Solid Maple vs Butcher Block


Does anyone have any experience with solid maple vs maple butcher block? Solid maple is expensive but there is a relatively local facility that manufacturers maple butcher block that is affordable. I can get 2.875" (or thinner) maple butcher block cut to my requirements.

I am specifically looking at the butcher block for speaker stands. Now my speakers are spiked through carpet onto concrete.

But any "real" experience would be appreciated. If someone has compared the two for turntable stands or amp stands I would appreciate their observations.
don_s
Opps! I just noticed that you have carpeted floors so forget about the cork footers or Herbies stuff placed under the maple block. Sorry.

Depending on how thick your carpets are, you may be able to get away with just a heavy maple block laying flat on the floor with your speakers spiked to the maple block.

After reading this, I happened to look at my speakers (which are on thin carpet) and noticed I never got around to replacing the stone tile under them when I first set them up a few years ago. I always meant to get something made of wood but forgot about it. I couldn't find anything maple so I just got some bamboo cutting boards (for the kitchen) that were a perfect fit and tried it to see if I could hear a difference from the stone tile that was under it.

At first I thought I was imagining things but no, there is a difference and it is for the better, becoming more apparent the more I listened. Now I have to source some maple. It seems that the bamboo is too soft and maple is a much harder wood so it's going to be interesting to hear what the difference will be.

Sorry if I highjacked your thread but thought it was relevant.

All the best,
Nonoise
FWIW- From Totem Forests on carpet over concrete (Totem uses this claw and ball arrangement instead of spikes), went to 2" thick Timbernation maple on heavy (18x18") Travertine tile under each Forest. Travertine directly on carpet. A definite improvement in sound. It has been quite a long time but my recollection is of increased clarity...I guess you could say better resolution. I'm not sure how much was due to the lumber vs just greater stability. While I'd love to try 'em, hard for me to justify the cost of Mapleshade plinths. Good luck with your decision. Can't speak to the difference between solid maple vs butcher block.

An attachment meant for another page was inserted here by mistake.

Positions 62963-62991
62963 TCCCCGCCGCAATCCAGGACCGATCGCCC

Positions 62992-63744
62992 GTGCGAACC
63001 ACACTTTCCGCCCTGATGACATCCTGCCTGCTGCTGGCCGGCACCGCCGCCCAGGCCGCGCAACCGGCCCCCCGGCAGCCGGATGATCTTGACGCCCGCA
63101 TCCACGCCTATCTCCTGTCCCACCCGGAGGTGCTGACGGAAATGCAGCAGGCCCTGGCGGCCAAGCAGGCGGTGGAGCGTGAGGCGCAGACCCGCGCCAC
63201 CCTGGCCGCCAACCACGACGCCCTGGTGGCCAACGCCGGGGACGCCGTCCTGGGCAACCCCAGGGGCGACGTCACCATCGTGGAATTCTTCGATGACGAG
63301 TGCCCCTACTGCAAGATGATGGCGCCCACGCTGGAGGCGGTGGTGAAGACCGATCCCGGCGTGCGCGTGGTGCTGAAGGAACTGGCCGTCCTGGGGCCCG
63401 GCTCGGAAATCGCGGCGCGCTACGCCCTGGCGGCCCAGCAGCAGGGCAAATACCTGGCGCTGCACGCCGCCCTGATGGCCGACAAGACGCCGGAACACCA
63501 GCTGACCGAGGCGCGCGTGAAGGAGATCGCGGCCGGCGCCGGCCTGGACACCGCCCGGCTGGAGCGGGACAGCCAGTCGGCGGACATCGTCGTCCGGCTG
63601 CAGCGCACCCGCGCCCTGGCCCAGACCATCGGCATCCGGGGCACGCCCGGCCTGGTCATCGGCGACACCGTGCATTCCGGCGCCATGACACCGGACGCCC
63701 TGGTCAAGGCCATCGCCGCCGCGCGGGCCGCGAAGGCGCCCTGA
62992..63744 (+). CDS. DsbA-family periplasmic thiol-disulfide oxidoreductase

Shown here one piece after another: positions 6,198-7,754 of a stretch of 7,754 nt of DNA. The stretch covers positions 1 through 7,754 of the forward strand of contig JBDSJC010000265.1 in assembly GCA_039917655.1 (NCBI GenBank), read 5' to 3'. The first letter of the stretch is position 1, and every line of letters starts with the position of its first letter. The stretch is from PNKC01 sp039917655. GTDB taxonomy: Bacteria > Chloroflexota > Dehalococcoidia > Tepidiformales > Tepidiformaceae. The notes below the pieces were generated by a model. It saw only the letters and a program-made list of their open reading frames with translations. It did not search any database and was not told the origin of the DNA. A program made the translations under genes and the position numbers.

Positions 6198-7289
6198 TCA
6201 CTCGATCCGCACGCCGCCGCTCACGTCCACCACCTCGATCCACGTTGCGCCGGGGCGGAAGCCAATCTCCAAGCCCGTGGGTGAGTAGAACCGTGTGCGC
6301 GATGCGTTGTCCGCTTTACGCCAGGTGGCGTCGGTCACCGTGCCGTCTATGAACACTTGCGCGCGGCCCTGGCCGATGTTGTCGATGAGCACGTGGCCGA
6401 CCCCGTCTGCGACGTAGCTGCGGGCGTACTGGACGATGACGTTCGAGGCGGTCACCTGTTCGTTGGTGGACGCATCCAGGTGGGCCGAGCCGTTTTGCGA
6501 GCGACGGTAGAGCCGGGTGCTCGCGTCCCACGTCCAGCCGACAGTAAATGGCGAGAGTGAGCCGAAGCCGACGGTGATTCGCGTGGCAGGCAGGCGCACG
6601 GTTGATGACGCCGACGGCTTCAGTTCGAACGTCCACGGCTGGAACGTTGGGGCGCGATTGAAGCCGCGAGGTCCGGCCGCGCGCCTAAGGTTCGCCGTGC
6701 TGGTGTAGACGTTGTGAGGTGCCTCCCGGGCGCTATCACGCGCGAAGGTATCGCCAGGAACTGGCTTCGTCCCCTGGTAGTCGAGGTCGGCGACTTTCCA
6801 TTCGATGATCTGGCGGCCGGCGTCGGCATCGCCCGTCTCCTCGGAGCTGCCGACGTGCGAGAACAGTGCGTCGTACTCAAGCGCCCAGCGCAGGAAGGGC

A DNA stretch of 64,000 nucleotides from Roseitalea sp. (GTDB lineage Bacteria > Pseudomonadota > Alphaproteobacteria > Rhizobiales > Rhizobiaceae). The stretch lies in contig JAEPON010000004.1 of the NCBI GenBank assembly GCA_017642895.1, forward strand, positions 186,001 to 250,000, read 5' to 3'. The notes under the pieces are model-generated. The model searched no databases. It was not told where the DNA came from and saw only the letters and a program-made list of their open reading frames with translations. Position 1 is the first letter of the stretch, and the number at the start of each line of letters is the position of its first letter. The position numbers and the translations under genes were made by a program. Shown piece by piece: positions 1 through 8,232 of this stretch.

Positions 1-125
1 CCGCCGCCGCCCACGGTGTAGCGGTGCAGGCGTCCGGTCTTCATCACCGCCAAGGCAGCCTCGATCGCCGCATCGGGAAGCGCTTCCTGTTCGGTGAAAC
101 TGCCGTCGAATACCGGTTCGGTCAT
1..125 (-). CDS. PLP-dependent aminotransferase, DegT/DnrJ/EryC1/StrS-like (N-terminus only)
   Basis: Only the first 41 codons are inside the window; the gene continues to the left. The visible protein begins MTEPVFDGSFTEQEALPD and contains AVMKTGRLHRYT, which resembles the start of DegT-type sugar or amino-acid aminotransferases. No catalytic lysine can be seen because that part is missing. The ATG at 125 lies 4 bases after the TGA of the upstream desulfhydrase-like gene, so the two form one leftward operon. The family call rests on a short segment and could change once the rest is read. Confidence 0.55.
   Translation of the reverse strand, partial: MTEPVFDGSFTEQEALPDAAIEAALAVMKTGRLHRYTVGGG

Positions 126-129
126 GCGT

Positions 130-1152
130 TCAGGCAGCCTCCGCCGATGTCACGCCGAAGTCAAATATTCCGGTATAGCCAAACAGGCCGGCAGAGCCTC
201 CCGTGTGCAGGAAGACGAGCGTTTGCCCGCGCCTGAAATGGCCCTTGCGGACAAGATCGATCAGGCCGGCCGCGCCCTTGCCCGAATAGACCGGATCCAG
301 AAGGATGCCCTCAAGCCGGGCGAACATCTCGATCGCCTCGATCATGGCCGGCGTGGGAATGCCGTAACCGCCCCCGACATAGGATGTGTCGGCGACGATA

I just want people to be aware that if you put a 4 inch block under a speaker, you are lifting the bass up by 4 inches. Of course it will sound different but the effect is mostly caused by the hight difference rather than the material you put under the speaker.
Sidssp,
Funny you should say that. Replacing the stone tile with the bamboo cutting board raised the speaker about and inch, at best. It seemed to dial back ever so slightly the upper end and at the same time introduce me to a better defined midrange.

I thought it was due to the wood taking the place of the stone and to some degree it was. But, all I had to do is sit more upright and it changed a bit back to the old way. There's more here at play than what I thought would be as the tweeter is still within the area of my ears (it's a vertical ribbon tweeter so there is room for a slight difference in height).

But I do believe that the solidity of the wood has as much to do with the sound as the speaker height. As I move around my room or sit at my Mac and type this, the presentation has changed somewhat from a slightly upper end emphasis to a mid range emphasis and this is from a position that always gave me the former impression. Being away from and out of the main listening field didn't change it a bit: this new mid range emphasis is still there.

Bamboo, being a softer wood than maple is, to my mind, the main reason with a change of speaker height a contributing factor. I'll know for sure when I source some nice, hard maple. I'm hoping it will bring me back about halfway to the sound of the stone tile and keep that midrange magic. I'd love to try what Ghosthouse did with the stone under the wood but I'm now totally spoiled by being able to precisely adjust the speakers position by gently coaxing it about on the carpet. This is fun.

All the best,
Nonoise
Try Symposium better than both.